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Jungledoc wrote:
I only ask most personal trainers for fashion advise.


Jungledoc,

You need to rethink this statement.

I have a personal training certification.

Anyone consulting with me about fashion is an idiot. :)

Kenny Croxdale


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 Post subject:
PostPosted: Sat Nov 13, 2010 10:47 am 
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Good Luck. I had my R hip done in 2000, the L done in '04.
The weak point is where the bone grows around the metal parts. Mine took roughly two yrs to feel comfortable. For me that weak point is mid thigh. That's where the end of the rod is.
I pulled 340 yesterday, and I'm 50.

You'll have to listen to your own body to tell you when you can push it. MAKE SURE you have DRs. clearance to try it though. How long has it been since surgery? My .02 I wouldn't try it for the first yr.

Now back to my lurking status

Mike


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 Post subject:
PostPosted: Sat Nov 13, 2010 12:02 pm 
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Powerlifting Ninja
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mike1394 wrote:
Good Luck. I had my R hip done in 2000, the L done in '04.
The weak point is where the bone grows around the metal parts. Mine took roughly two yrs to feel comfortable. For me that weak point is mid thigh. That's where the end of the rod is.
I pulled 340 yesterday, and I'm 50.


Mike certainly provide some first hand information.

Quote:
You'll have to listen to your own body to tell you when you can push it.


I agree that is one of the keys to training in general and especially with in coming of a hip replacement or any other type injury.

I had a hearnia operation in 1994. I found another lifter who had the same surgery.

His advice was the same as Mike's "If it hurts, DON"T DO IT"...listen to your body.

Great advice.

Quote:
MAKE SURE you have DRs. clearance to try it though.


I don't completely agree in obtaining clearance from a doctor. This is NOT a doctor's area of expertise (no offence to you Jungledoc).

The AMA and majority of medical doctors are right wing conservatives in this area. That in part to their lack of knowledge in this area.

Rather than defer to experts in this area, Physical Therapist, medical doctors tell you NOT to do it...again, because they have NO idea of what to do.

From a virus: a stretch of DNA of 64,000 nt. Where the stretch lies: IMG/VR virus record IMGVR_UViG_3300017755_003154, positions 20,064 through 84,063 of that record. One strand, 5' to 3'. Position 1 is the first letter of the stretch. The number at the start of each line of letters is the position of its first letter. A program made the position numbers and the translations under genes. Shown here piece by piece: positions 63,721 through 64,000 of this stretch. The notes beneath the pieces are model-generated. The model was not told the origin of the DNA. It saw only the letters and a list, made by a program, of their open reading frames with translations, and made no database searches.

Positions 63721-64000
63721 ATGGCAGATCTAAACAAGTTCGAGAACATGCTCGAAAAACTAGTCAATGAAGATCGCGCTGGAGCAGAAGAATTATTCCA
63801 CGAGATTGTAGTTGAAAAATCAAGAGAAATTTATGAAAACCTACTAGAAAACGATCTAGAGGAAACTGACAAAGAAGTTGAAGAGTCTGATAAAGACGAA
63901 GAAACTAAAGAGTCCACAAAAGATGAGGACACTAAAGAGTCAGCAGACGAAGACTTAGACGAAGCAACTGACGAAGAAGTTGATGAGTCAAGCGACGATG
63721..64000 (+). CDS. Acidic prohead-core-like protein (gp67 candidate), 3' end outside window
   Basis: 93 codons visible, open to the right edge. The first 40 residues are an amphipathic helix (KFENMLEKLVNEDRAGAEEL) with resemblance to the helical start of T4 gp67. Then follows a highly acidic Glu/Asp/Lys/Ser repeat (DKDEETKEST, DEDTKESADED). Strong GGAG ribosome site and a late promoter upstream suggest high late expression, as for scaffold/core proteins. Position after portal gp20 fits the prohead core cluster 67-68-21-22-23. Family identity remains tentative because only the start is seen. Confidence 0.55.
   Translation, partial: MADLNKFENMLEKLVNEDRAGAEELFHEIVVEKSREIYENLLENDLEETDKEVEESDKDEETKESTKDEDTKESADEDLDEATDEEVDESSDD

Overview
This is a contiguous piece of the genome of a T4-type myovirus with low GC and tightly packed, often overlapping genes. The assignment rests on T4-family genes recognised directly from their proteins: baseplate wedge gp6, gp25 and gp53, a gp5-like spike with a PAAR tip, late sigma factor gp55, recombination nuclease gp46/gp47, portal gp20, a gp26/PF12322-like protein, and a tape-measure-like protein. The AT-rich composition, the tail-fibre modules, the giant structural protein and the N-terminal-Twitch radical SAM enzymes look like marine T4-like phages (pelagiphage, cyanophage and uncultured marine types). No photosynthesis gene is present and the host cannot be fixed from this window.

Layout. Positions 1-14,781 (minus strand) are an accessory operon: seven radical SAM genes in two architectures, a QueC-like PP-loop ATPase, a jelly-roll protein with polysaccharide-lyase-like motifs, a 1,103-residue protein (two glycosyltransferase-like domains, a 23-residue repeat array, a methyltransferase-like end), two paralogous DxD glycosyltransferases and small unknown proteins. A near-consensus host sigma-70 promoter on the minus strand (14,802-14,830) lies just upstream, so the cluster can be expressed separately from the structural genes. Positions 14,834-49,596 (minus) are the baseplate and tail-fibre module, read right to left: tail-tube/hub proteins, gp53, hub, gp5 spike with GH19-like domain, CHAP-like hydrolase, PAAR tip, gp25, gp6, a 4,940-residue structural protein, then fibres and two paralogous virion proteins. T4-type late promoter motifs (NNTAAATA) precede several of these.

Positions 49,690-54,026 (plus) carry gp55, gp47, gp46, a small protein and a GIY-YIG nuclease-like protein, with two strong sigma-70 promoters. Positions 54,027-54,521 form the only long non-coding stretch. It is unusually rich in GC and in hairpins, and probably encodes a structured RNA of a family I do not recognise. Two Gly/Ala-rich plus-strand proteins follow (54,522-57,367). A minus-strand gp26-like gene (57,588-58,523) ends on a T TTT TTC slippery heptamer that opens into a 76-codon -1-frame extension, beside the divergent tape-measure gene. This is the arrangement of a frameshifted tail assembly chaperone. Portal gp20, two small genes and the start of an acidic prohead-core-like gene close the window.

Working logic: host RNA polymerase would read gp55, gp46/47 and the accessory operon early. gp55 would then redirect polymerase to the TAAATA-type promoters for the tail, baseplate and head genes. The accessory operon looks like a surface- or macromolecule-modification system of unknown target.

The montra of physcians after any surgery is: "Do NOT lift anything over 10 lbs." They prescribe that for those 90 years old barely walking as well as to top professional athletes.

A "One size fts all" statement like that make no sense...Yet, medical doctors do it.

The nurse at the doctors office that I went to for my hernia opertaion told me I was dune with lifting. That because she was clueless.

The physician was an athlete himself. He told me to ease back into it and see how it goes.

I had the hernia operatioon at 45 years old. At that time I was squatting 480 at powerlifting meets and pulling 545 lb deadlifts.

It took me about a year to get back to where I was with my lifting.

At 53, I Squatted 255 kilos/562 lbs and deadlifted 280 kilos/617 lbs. That information is posted online.

Quote:
How long has it been since surgery? My .02 I wouldn't try it for the first yr.


I disagree with not trying it for the first year.

My recommendation is to try it. Go SLOW...as Mike noted LISTEN to your body.

I was back in the gym a week after they my hernia operation, EASING back into it.

The best advice is going to come from Ricky Dale Crain and Joe Dentice. Crain is a former world powerlifting champion.

Crain even with a hip replacement can squat and pull more weight than most other lifters in great shape.

Joe Dentice is former national rated lifter, who's still lifting at powerlifting meets.

Both of these guys have a brain.

In my 41 years in powerlifting, I have phoned and emailed powerlifters, exercise physiologist, medical doctors,physical therapist, sports psychologist, etc for advice and information.

In those 41 years, only once have I run across an ass that refused to speak with me.

Suntcock, EMAIL both Crain and Dentice. I beleive both will provide you with information you can use.

You have NOTHING to lose by emailing them and a LOT to gain.

Kenny Croxdale


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 Post subject:
PostPosted: Sun Nov 14, 2010 7:25 am 
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The reason I said to check with DR. was to make sure the surgery is structurally sound. You need to have adequate bone growth around the appliances.

Mike


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 Post subject:
PostPosted: Mon Nov 15, 2010 5:39 am 
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Thanks to all for your sound advice especially Kenny, i will e mail Joe and Ricky as you suggest.

Thanks again folks and i will update you with an update as soon as i know more